One of the scheme’s major hurdles has already been passed. The government has started the relocation of people living on the northern part of Caltex island, where the port will be built. Landowners are being compensated and squatters moved on. The consortium has appointed the US’ Fluor Daniel as technical project n’tanager for the construction of the new container terminal on Caltex island. Floor has completed site assessments and a technical review of the designs. The tender has been issued for geotechnical studies, which will clear the way for the necessary dredging work The tenders for dredging the channel to a depth of 14 metres are under preperation They are due to be issued in the third quarter of 1996, with construction of the terminal scheduled to begin by the end of the year. The UK’s Haicrow International Partnership is negotiating with the consortium to participate in the design work. A total of $113 million will be invested in the port.
The other construction projects in the scheme are:
Industrial area – work is under way to clear the 1,350 hectares of land allocated for the development of export-oriented industries. US consortium member Alliance Development Corporation will participate, either as the main investor or as a consultant. The total investment is $57 million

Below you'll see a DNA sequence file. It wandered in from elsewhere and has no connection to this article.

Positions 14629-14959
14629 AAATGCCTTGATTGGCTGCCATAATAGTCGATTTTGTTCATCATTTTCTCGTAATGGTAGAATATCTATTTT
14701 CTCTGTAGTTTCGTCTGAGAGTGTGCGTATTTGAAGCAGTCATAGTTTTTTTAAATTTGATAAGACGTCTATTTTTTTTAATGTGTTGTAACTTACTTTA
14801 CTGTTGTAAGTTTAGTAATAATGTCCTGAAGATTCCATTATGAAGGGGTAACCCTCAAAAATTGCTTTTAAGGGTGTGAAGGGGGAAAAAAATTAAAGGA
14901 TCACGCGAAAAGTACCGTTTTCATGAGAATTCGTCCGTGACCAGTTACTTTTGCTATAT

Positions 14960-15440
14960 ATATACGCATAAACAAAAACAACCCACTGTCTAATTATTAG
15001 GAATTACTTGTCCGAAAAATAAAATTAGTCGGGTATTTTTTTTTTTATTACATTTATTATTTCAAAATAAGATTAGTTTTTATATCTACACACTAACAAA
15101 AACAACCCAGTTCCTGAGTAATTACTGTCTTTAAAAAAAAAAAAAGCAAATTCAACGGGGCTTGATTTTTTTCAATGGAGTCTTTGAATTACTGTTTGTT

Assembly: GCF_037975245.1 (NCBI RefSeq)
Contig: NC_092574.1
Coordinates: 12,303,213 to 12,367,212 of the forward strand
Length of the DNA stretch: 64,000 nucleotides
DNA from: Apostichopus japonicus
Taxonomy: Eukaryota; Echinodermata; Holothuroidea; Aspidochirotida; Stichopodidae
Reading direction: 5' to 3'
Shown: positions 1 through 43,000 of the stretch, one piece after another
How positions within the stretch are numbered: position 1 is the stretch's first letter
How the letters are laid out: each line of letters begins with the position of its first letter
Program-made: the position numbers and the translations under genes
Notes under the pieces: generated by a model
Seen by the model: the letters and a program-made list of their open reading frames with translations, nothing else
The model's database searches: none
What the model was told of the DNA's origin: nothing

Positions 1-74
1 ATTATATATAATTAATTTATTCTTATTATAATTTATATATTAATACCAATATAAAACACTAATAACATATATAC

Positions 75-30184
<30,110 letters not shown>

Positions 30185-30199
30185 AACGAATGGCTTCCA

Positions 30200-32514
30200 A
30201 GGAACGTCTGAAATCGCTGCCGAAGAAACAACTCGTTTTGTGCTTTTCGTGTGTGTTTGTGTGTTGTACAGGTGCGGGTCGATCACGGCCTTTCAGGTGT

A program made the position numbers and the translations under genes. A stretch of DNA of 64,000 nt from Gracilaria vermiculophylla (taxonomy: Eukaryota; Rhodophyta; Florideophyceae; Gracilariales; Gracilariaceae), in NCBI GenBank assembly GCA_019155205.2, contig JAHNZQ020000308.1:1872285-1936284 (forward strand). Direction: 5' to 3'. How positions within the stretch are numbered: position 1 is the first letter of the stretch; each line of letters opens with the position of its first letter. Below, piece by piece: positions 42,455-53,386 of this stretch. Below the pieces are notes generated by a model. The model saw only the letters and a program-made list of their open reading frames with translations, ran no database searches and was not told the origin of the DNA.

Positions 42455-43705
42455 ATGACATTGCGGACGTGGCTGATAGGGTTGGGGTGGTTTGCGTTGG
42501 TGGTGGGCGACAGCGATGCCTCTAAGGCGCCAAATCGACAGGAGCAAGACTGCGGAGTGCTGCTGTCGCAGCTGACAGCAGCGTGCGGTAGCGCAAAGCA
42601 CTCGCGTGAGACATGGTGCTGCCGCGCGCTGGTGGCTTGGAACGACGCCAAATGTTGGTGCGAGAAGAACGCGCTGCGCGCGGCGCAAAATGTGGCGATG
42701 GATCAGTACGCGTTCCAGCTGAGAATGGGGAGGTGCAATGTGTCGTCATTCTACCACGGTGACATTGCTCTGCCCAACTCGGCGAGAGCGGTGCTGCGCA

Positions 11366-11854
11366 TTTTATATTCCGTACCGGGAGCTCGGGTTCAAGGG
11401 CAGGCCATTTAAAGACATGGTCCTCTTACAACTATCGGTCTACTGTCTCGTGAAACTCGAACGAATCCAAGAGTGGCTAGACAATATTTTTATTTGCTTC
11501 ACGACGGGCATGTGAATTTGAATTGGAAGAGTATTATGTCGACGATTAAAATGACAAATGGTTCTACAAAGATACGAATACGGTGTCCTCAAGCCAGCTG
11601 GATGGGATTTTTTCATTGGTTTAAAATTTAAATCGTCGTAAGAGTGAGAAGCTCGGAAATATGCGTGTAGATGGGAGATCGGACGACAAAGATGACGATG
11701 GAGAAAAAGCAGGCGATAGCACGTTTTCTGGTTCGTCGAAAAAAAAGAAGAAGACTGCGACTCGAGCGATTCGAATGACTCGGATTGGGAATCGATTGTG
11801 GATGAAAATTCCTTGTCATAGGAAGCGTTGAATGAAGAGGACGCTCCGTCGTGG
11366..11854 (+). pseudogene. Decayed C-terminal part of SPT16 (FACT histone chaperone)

Aden International Airport – upgrading the airport at Khormaksar is part of a second phase of development. It is expected to be worth $80 million. The work will include the modernisation of operation and technical equipment, repair and improvement of runways and buildings and expansion of cargo facilities.
Aden power plant – the second phase also includes the construction of a new oilfired power station. It will be spearheaded by the UK’s AES Services. The 150-MW plant will be built either alongside the existing AlHiswa plant or at Little Aden. It will be convertible to natural gas.
World Trade Centre – the final stage of the development will include a $65 million centre comprising 100,000 square metres of office space, 9,300 square metres of exhibition space and upscale housing for local and expatriate businessmen.
Outside of the Aden free trade zone, most construction work is related either to the oil industry or to infrastructure development.
Most of the latter is funded by assistance from individual donor countries, or international and regional agencies.